Contrary to what the term ‘deafblindness’ makes us think, most people are not completely deaf and blind. Most of them can still hear or see something.

Becoming both deaf and blind in the course of life is also called ‘deafblindness acquired early in life’. Usher Syndrome is the most common type of deafblindness acquired early in life. 


The Social and Cultural Planning Bureau uses the following criteria for deafblindness:

  • “Deafblind is a loss of hearing of 35 decibel or more, a loss of eyesight in clear vision of 0.30 or less and/or a field of vision of 30 degrees or less.” 
  • “Deafblindness is a combination of being deaf/hard of hearing and blindness/poor eyesight. Deafblindness hinders people in communication, obtaining information and mobility. Without adjustments, aids and/or support from others, deafblind people cannot participate in daily and social life just like that.” 

These criteria can help you when applying for aids and provisions and for obtaining allowances from the Social Support Act (WMO in Dutch). 


There is a lot of miscommunication in health care and provision of services by the use of terms such as ‘deafblind’, ‘care of deafblind people’ and ‘deafblind clients or patients’. These terms all have different perceptions and impose perspectives on others. 

A person can have a feeling of being a patient while there are no medical reasons for using this term and a physician can call someone a patient who does not feel like a patient.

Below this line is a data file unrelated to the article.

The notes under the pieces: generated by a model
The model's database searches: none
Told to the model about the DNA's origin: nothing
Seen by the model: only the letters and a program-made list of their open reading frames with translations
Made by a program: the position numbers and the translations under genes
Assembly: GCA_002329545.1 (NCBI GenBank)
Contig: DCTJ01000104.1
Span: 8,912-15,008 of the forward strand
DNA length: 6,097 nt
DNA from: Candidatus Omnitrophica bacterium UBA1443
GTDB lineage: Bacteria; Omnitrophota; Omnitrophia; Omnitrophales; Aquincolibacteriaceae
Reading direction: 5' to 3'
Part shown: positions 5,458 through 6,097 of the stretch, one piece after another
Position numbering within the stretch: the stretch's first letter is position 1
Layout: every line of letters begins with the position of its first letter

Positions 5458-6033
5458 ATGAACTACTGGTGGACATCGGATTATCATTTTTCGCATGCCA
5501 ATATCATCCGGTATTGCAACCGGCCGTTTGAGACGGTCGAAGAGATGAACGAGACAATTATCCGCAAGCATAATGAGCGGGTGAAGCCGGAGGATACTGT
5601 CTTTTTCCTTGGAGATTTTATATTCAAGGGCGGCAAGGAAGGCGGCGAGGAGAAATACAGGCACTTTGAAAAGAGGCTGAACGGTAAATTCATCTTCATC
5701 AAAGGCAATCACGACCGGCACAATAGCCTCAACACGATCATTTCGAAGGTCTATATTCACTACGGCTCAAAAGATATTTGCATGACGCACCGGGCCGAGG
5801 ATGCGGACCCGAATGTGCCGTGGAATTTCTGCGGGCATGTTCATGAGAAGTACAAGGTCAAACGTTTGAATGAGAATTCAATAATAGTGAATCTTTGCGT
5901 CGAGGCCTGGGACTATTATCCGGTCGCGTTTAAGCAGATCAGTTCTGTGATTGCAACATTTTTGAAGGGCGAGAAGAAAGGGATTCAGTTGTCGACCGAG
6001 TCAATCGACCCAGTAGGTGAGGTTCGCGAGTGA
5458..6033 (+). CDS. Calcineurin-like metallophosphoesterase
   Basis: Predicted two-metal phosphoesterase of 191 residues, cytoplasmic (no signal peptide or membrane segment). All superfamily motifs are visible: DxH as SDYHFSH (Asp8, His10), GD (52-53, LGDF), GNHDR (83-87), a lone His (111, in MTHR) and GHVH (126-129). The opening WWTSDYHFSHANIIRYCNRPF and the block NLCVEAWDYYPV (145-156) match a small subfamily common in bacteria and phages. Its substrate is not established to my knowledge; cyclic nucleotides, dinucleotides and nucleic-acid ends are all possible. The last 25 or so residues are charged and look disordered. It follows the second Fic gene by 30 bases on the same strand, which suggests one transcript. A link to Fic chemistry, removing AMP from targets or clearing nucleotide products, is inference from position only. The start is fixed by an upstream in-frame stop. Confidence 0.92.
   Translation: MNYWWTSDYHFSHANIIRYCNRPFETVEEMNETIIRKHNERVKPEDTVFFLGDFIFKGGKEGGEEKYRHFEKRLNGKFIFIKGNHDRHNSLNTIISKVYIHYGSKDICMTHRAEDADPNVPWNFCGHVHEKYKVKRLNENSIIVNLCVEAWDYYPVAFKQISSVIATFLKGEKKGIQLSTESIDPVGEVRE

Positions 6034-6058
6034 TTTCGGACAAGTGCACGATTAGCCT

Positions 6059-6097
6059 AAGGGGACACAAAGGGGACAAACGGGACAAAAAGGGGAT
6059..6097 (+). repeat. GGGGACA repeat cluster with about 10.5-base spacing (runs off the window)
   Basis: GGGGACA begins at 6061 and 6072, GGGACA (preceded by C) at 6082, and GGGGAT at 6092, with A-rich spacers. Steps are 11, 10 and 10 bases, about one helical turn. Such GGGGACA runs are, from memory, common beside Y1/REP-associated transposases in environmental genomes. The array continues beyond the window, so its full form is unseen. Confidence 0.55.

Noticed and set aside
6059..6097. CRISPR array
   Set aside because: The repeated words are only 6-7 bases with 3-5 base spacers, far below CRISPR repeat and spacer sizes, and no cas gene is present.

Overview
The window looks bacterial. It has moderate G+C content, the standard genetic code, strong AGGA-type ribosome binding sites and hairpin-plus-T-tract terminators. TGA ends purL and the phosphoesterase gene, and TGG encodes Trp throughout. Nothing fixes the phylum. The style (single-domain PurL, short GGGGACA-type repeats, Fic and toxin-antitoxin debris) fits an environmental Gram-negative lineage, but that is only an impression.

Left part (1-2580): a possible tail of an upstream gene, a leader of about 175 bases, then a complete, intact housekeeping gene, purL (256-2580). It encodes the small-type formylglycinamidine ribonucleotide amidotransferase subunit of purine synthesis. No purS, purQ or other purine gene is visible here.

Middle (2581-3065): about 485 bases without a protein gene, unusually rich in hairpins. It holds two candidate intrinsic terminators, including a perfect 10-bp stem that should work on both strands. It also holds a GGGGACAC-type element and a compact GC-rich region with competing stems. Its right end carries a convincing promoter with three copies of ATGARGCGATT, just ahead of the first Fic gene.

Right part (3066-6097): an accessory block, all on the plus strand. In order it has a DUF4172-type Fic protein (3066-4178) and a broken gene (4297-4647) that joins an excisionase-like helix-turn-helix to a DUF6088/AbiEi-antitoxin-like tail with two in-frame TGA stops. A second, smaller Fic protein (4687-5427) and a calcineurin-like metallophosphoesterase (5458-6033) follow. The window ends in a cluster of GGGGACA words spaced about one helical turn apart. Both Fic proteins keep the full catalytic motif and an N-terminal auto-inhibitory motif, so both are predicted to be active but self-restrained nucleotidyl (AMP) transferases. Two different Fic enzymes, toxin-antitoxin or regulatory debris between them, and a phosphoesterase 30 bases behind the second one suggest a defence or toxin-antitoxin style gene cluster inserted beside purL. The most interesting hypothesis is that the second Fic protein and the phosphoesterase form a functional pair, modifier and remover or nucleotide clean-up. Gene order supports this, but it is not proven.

A health care professional can call someone deafblind or attribute impairment in hearing or eyesight to a person, whereas this person does not feel deafblind or impaired. By labelling a person with ‘deafblind’, ‘impaired’ or ‘patient’, this person is reduced to this label and the stratification of the individual is neglected. 

The feeling of being seriously impaired or deafblind does occur, but it is often of a temporary nature. Mostly this feeling concurs with a highly confrontational situation or period. Your eyesight and/or hearing deteriorated again, you notice that you do not get everything or that you cannot (or no longer) do something that you used to be able to. You have to let go (again) certain activities you like or you need more help or adjustments. 

Most people suffering from Usher Syndrome indicate that they ARE not handicapped/impaired/deafblind, but that they HAVE an impairment. They HAVE a type of deafblindness, but they ARE NOT the disease or the impairment. The use of the label ‘deafblind’ or the application of ‘deafblind-specific ways’ in revalidation, care and service creates resistance. 

The diagnosis for Usher Syndrome is really far-reaching and has a heavy impact on the picture of the future, self-confidence and self-image. Fortunately, most people suffering from Usher are highly resilient and they also often have a very strong drive for autonomy and keeping in charge. 


Children suffering from Usher Syndrome are born very hard of hearing or deaf, but they do not yet have any visual impairment. Some adults suffering from Usher Syndrome already have retinitis pigmentosa in an advanced stage and still they do not feel deafblind. With these people the process of loss keeps continuing.
Therefore most people suffering from Usher Syndrome indicate that the term ‘deafblind’ is not entirely correct. Usher Syndrome is characterised by the continuing process of loss, letting things go and finding new possibilities. It is not a status quo.
Stichting Ushersyndroom does not want to put emphasis on the definition of deafblindness or deafblind. Usher Syndrome is a life-long process of slowly becoming both deaf and blind.
Usher Syndrome is: 

A life-long process of loss of the two most important senses that negatively strengthen each other. 

This process is also called ‘living loss’.